A few years back my mother picked up this trio of antique apothecary bottles for me while antiquing with her friends in Connecticut. Because I am a pharmacist, she knew I would appreciate these keepsakes.
These vintage bottles are great for small herbs, dried and fresh flowers to decorate your desk, vanity, or window sill. I have also seen them clustered in a rustic centerpiece. They have found a home this Spring on the ledge of my kitchen counter so I can admire them when I cook dinner and wash dishes.
These bottles are from the late 1800s and once held store-made remedies for the strangest ailments. The pharmacist in me was curious so I researched the large bottle in the middle. It is marked “Hoods Sarsa Parilla” on the front, C I Hood and Co on the side, Apothecaries on the back, and Lowell Mass. on the other side.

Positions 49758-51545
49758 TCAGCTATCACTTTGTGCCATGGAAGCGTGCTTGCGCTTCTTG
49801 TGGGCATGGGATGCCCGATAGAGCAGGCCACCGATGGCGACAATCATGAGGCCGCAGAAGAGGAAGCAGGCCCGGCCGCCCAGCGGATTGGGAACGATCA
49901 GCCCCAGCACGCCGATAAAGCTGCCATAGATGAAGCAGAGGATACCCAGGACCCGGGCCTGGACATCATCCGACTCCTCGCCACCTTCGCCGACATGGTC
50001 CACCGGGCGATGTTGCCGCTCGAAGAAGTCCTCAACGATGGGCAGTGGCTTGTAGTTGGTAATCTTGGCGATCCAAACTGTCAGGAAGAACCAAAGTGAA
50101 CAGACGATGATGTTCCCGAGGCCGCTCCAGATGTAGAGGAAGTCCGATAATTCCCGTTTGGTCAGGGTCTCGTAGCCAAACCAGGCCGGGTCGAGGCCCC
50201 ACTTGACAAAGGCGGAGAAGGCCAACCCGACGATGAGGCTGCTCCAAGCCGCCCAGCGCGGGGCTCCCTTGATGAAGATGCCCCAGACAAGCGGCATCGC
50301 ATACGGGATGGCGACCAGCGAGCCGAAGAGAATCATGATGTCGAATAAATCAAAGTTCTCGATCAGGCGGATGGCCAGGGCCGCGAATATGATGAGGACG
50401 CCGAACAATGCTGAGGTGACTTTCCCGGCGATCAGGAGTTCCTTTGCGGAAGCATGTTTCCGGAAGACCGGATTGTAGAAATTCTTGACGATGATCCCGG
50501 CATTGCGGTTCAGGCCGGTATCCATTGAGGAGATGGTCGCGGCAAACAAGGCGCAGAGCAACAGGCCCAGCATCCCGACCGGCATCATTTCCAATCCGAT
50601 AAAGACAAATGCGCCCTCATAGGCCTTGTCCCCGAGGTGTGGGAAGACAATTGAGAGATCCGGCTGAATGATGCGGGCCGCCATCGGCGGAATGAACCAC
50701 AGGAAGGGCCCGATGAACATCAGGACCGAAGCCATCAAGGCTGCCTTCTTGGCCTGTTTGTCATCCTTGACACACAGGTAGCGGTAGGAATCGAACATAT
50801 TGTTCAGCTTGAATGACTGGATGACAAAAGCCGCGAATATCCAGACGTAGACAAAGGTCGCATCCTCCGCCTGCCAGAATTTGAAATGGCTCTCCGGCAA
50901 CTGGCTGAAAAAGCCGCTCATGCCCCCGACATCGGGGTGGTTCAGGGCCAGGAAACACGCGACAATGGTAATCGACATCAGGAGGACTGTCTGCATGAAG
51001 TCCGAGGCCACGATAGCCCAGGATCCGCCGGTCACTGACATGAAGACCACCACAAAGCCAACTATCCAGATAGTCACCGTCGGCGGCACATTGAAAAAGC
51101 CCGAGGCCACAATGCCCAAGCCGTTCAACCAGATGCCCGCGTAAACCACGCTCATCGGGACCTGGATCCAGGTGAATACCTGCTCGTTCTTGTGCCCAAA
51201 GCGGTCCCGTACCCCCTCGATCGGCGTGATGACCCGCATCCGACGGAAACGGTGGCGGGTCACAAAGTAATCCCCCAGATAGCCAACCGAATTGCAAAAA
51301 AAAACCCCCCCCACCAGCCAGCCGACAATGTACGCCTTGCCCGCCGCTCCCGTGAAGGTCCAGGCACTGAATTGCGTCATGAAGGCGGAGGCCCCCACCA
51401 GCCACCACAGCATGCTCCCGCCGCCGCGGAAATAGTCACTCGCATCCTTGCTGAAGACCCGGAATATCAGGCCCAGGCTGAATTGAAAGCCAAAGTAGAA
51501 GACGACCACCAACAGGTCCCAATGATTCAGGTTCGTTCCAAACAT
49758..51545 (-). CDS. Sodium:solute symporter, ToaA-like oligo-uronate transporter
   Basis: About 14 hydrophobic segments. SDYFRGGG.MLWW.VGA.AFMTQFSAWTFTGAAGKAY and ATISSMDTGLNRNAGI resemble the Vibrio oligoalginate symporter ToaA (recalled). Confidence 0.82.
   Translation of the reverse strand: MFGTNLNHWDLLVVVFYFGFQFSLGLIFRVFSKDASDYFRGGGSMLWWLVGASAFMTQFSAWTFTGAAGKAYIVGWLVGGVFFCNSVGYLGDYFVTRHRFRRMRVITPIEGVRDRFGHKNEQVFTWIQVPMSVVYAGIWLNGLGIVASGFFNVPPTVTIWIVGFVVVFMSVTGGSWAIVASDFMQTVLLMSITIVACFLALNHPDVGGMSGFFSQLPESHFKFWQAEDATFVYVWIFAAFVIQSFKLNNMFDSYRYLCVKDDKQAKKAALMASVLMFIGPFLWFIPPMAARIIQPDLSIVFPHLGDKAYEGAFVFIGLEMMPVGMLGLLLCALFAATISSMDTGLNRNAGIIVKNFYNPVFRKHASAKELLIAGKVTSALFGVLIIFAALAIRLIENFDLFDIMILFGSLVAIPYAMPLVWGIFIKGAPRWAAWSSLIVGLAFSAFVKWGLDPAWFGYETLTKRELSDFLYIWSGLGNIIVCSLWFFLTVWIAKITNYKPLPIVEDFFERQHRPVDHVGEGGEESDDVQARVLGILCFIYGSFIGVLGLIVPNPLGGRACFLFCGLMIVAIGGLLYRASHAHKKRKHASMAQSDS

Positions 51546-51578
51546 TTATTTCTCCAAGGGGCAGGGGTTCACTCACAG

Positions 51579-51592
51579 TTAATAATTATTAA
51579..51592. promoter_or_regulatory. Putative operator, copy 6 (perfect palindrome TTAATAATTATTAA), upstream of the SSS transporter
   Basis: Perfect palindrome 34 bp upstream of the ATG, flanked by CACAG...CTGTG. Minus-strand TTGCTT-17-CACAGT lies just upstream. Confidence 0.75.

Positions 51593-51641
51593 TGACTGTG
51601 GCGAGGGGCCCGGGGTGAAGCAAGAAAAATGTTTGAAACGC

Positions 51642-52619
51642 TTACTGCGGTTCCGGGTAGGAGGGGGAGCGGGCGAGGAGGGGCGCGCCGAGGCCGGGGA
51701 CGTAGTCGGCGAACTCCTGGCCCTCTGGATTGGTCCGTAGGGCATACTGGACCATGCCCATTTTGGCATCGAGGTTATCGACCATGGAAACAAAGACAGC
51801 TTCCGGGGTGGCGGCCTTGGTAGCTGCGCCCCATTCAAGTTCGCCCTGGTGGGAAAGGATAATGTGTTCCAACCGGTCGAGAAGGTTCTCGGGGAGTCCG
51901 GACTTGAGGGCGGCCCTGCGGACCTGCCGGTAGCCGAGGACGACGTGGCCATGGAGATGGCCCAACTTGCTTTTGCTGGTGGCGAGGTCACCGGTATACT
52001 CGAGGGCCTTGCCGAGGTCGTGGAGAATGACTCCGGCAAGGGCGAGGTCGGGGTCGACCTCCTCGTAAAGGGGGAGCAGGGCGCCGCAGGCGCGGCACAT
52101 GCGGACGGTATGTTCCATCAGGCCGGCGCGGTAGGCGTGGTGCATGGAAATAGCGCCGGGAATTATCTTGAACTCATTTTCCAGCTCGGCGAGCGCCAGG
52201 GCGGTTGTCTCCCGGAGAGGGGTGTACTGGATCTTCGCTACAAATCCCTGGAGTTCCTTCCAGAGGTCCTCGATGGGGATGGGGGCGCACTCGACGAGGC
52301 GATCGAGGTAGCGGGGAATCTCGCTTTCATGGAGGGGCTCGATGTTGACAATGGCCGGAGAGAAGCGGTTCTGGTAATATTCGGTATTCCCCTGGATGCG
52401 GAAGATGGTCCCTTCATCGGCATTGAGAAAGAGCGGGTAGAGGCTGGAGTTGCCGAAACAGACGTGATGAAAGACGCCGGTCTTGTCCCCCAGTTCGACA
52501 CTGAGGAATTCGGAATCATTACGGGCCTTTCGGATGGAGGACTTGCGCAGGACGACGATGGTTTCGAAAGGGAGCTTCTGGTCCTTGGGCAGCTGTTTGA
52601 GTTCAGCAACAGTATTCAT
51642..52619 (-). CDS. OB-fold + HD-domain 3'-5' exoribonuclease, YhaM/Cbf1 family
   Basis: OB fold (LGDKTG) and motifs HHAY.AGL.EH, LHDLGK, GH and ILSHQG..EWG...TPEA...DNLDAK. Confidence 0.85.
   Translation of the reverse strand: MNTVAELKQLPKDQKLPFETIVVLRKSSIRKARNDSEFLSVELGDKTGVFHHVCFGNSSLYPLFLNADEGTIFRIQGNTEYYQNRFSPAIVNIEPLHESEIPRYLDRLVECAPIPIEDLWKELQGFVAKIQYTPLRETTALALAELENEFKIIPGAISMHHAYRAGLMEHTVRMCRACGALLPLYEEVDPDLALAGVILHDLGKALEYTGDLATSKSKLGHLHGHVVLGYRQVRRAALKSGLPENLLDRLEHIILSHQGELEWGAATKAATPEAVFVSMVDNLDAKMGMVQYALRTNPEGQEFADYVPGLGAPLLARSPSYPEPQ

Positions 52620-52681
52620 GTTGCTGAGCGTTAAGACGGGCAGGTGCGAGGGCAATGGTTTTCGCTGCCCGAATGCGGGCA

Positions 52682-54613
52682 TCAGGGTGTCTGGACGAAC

Hood’s Sarsaparilla was big business in the late 19th century – as you can see in this picture of the large Massachusetts laboratory. Advertisements for it were everywhere, and there were also spin-off products such as calendars and cookbooks. It was advertised as “Good Blood”, a blood purifier that purported to cure a variety of illnesses such as Scrofula (due to tuberculosis), Dyspepsia,
Rheumatism, “That Tired Feeling” and offer “robust good health” and “refreshing sleep”. Pretty interesting stuff!
I am just glad to not need sarsaparilla and can simply enjoy their beauty!
I found this image online-don’t the orchids look great in the apothecary bottle?